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Comic Relief: readers reply

Last week we asked for your verdict on the red-nosed high jinks of Comic Relief. Here are some of the replies ...
Peter Popham's attack on Comic Relief was riddled with inaccuracies: Comic Relief patently does not trade on the war against famine or images of starving babies; and it raised more, not less, money last year. His argument seems to be based on the spurious proposition that since millions of people spend time, energy and imagination backing the Red Nose, this somehow makes the charity inefficient.

It isn't. Mr Popham implied that Comic Relief enjoys a privileged position with the media. Not true, it earns it! Comic Relief and Red Nose Day have attracted millions of viewers, enjoy widespread acclaim and have succeeded in entertaining and educating a generation.

Long may they prosper!

Alan Yentob

Controller, BBC1

Comic Relief reaches the parts other agencies cannot reach - young people. Not only do they give their pocket money, but they unselfishly organise fund-raising events which "go beyond the rattling tin", expressing a sense of world citizenship.

Television news gives us a distorted view of Africa. Comic Relief films go beyond famine and wars. Last year's film of a poor family's reunion in Mozambique showed us our common humanity in the face of tragedy.

Sadly, Comic Relief is one of the few ways these messages are broadcast on primetime TV.

David Bryer

Director, Oxfam

The question is not whether you need Comic Relief but whether Chol does. He is a six-year-old boy living in Sudan. His people have been at war with the government in the north since before he was born and there is no prospect of it ending before he becomes a man. His generation would be wasted without education, but 200,000 children are now receiving education, even in the middle of war, with the support of Save the Children, funded by Comic Relief.

So put a sock (full of porridge) in it.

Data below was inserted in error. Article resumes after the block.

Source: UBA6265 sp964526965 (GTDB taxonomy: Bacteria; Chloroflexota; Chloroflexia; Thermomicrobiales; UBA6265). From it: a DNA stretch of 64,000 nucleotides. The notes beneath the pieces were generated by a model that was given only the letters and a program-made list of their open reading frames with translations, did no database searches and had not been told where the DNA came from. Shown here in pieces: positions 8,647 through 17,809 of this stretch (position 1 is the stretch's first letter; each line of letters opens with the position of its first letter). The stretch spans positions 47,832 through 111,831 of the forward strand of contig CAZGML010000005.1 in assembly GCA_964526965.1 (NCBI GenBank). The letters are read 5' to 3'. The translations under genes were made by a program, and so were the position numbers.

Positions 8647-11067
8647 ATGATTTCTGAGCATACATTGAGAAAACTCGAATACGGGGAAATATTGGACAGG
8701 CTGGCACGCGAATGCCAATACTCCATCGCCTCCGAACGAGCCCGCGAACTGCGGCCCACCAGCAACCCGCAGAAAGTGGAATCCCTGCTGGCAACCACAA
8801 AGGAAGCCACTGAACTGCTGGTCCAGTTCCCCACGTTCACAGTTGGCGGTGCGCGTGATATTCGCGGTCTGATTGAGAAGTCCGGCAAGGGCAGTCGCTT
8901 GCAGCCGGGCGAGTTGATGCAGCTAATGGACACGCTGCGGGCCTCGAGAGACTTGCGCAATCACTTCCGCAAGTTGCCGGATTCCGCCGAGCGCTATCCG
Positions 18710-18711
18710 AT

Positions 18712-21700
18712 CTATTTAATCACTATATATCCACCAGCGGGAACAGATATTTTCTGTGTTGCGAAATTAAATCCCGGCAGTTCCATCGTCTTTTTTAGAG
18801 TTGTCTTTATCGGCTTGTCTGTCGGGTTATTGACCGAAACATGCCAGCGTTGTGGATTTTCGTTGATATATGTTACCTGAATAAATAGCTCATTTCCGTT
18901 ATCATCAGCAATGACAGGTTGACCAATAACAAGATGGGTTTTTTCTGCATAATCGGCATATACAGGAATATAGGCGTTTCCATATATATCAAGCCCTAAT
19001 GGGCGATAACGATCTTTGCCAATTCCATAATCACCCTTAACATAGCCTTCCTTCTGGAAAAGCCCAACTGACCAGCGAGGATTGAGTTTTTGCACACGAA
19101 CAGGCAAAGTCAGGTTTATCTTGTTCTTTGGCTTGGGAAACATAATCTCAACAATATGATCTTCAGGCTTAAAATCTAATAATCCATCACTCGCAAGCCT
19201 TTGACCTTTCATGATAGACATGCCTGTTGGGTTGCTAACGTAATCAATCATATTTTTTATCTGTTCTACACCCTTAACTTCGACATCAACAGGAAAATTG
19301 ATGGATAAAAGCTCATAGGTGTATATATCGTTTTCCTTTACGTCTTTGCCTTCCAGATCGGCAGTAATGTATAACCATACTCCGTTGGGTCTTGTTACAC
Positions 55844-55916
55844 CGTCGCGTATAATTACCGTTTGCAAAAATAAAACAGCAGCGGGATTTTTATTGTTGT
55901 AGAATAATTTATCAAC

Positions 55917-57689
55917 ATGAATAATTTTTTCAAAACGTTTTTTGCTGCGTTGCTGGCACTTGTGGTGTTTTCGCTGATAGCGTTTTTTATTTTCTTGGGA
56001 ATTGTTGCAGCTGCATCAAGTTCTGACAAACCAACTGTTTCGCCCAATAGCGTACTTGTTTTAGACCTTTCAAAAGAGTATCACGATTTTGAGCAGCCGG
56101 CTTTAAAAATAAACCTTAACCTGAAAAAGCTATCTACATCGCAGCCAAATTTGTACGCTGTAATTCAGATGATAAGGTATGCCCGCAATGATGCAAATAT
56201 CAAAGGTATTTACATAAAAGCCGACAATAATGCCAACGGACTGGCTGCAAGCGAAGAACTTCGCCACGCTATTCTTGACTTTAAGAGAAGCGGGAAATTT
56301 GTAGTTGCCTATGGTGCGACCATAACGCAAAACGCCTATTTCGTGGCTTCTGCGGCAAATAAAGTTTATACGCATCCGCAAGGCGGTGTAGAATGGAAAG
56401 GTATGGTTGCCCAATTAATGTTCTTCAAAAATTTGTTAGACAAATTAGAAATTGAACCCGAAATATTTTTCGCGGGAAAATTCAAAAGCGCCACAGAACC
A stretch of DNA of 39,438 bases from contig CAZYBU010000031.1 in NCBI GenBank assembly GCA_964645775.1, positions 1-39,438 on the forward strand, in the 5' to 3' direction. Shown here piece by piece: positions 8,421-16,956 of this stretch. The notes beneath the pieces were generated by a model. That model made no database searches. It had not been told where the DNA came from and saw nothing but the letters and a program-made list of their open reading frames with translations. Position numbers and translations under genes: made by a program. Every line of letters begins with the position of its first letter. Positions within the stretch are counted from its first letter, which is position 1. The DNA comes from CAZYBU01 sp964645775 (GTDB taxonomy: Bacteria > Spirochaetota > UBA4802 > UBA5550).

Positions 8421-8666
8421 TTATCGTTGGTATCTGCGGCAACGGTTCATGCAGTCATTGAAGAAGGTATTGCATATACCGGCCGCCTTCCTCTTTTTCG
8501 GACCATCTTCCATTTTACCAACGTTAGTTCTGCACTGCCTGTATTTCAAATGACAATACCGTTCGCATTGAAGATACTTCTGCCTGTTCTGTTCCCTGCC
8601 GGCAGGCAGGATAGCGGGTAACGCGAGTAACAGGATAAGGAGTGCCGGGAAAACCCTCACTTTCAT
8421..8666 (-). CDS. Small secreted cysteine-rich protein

Mike Aaronson

Director-general, Save the Children

Peter Popham says Comic Relief is a "remarkably inefficient charity". It is an organisation of 37 people that makes a "profit" of over pounds 20m in one day's "trading", off-setting all direct costs to third parties. It then uses these profits to invest in the skills and capacities of vulnerable communities at home and in Africa.

In the interests of efficiency it decided against becoming operational and chose instead to fund the work of other trusted UK charities. Oxfam and Save the Children, which Mr Popham chose to set against Comic Relief in his piece, are its two single largest beneficiaries - over pounds 41m to date.

"The rich men" behind it, do no more than show a little compassion and a huge commitment to building bridges between the British public and some of the poorest people in society.

Jane Tewson

Chief executive, Comic Relief

Kevin Cahill

Comic Relief director

Do we need Comic Relief? No, of course not. If comedy is "the new rock 'n' roll", then Comic Relief can be compared to Take That - popular, yet, in the final analysis, culturally (and aesthetically) redundant.

Oscar Wilde was right to state that (and I paraphrase) charity demeans those who give and those who collect.

Carl Taylor


The analysis provided in your article failed to give any reason why we shouldn't support Comic Relief, other than that the author didn't think Red Nose Day was very funny.

You point out, quite rightly, that the amount of money raised by Comic Relief is a drop in the ocean. All charities only contribute drops in the ocean of need, but most people recognise that without such drops we are left with more homeless people, a few more starving in Africa, and a few more ignorant people and more articles asking the question "Do we need Comic Relief?"

The answer (sadly) is, of course we do.

Victor Adebowale

Chief executive, Centrepoint

Yes, we do need Comic Relief. Not necessarily for the jokes and silly fundraising activities but for the precious air-time that is devoted to stories of development in action overseas. If the plug is pulled on Comic Relief, even fewer people in the UK would have the opportunity to learn about what positive developments can take place in Africa and beyond their own front door.

Anne Palmer